The rise of hipster culture has brought about an explosion of industrial interior design in Singapore and the unpretentious, stripped down look is fast gaining popularity among young home owners.
The look is not hard to achieve. Create an illusion of rough surfaces and materials - leave walls unfinished, expose pipes and structural elements and throw in some rough metal or raw wood elements. Pared down to its fundamentals, the industrial style is a great interplay between form and function.
Want to be part of the industrial revolution? The following 8 projects from our designers show you how.
Interior Designer: Prozfile
Prozfile ingeniously used a steel structure frame to box up the living area, creating a 'house within a house'. Similar shapes and metal accessories adorn the rest of the apartment, perfectly tying the entire theme together.
Interior Designer: FSI
Location: Tiong Bahru
Exposed old brick walls, unconcealed electrical ducts, raw wood table, vintage metal chairs, ample natural light - this apartment in Tiong Bahru has all the boxes checked. The choice of quirky accessories and accents reflect the colourful personalities of the owners.
Interior Designer: Habit LLP
Location: Eastwood Green
No, the mason didn't leave his work unfinished. The partially exposed brick wall with a work-in-progress look is an updated take on the popular feature wall and a hat-tip to the industrial tradition.
Interior Designer: Project File
With its large space and high ceiling, this apartment is a great canvas for an industrial-styled interior. The designer accentuates it by leaving spaces open and incorporating a steel framed mezzanine for the ultimate industrial chic.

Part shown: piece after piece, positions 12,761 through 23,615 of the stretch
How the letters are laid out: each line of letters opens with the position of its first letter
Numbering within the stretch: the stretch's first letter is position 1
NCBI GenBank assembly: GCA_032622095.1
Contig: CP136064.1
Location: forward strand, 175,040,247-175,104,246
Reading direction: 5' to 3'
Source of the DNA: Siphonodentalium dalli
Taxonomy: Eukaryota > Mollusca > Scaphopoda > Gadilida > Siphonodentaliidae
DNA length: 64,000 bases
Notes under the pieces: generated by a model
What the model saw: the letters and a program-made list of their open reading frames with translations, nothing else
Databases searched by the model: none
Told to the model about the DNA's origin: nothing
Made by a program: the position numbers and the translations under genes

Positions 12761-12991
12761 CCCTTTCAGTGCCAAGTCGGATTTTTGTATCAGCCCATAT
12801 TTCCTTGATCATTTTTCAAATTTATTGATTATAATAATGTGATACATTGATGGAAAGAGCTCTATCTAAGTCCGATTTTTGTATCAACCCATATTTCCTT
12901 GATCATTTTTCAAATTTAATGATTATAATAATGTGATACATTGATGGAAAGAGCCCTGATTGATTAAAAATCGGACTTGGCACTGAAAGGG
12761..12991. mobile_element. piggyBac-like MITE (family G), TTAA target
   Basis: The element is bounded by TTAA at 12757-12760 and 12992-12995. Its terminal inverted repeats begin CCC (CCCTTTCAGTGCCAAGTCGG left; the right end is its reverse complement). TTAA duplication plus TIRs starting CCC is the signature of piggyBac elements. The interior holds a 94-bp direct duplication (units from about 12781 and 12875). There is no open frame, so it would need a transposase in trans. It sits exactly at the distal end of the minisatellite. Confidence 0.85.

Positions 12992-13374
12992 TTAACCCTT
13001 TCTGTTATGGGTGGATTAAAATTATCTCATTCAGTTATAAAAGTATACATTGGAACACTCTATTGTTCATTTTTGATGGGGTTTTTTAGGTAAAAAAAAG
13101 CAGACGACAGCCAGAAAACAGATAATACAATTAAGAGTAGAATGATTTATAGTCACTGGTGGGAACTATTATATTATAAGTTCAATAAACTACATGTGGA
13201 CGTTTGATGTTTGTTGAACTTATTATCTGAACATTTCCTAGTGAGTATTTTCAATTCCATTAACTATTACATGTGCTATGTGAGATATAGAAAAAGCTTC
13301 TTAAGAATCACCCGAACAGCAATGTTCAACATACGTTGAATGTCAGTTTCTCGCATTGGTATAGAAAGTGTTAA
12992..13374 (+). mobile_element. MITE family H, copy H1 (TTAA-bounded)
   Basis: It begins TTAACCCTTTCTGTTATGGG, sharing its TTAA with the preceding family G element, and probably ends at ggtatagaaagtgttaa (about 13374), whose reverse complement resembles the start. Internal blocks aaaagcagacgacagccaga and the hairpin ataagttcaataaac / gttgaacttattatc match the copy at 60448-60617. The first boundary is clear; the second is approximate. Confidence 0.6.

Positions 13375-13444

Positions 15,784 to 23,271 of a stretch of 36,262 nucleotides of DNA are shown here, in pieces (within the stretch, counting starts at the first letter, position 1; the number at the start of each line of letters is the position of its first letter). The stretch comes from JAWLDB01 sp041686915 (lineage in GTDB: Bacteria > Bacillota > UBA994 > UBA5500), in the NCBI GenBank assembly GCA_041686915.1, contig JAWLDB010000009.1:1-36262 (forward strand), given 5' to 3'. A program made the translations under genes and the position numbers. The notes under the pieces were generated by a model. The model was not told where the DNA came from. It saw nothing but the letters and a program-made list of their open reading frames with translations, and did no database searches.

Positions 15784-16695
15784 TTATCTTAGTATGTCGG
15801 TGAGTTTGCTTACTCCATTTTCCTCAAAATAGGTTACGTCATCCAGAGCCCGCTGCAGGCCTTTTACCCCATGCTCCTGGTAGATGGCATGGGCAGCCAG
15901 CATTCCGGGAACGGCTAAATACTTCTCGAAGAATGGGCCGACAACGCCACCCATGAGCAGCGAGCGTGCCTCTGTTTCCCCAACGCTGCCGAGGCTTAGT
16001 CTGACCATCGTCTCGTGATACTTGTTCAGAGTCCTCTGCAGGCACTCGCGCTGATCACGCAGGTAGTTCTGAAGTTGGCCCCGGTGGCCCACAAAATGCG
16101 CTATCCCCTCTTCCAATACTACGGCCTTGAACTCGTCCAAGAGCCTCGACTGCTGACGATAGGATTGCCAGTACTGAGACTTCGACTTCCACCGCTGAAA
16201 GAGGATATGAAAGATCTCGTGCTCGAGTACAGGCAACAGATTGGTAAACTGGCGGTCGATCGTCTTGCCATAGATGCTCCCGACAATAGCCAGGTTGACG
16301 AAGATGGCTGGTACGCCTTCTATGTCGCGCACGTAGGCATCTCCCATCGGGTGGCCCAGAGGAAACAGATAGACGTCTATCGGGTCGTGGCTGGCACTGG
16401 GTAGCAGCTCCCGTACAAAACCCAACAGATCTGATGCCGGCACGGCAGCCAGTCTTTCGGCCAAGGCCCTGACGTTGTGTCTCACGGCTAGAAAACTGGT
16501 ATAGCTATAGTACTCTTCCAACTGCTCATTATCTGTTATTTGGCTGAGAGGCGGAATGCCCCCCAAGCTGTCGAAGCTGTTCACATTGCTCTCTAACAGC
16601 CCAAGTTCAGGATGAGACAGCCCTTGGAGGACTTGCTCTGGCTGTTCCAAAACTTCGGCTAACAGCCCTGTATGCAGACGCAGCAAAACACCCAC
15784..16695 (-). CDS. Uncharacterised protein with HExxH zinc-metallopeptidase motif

Interior Designer: Space Sense
It is not easy to pull off the look in small spaces, but this apartment with white brick walls, track lights and heavy use of wood and metal, has most of the elements checked. A most credible attempt by any measure.
Interior Designer: three-d conceptwerke
Location: Orchard Court
Adopting a minimalist approach, the designer transformed this apartment into an industrial loft, blurring the boundaries between the different living spaces by removing walls and incorporating the same cement screed flooring across the entire apartment.
Interior Designer: Third Avenue Studio
Location: Tampines Ave 5
The living area is spacious, but intentionally left bare with exposed electrical ducts running the lengths of the walls. The kitchen is also simple - clean, uncluttered, functional. The extensive use of wooden accents serve to warm up the otherwise cold, bare look.
Interior Designer: W2DA
Location: Clarence Road
The standout feature of this apartment is the study room with a cement and brick facade. Clean, geometric lines and shapes are a recurring theme in this house as well.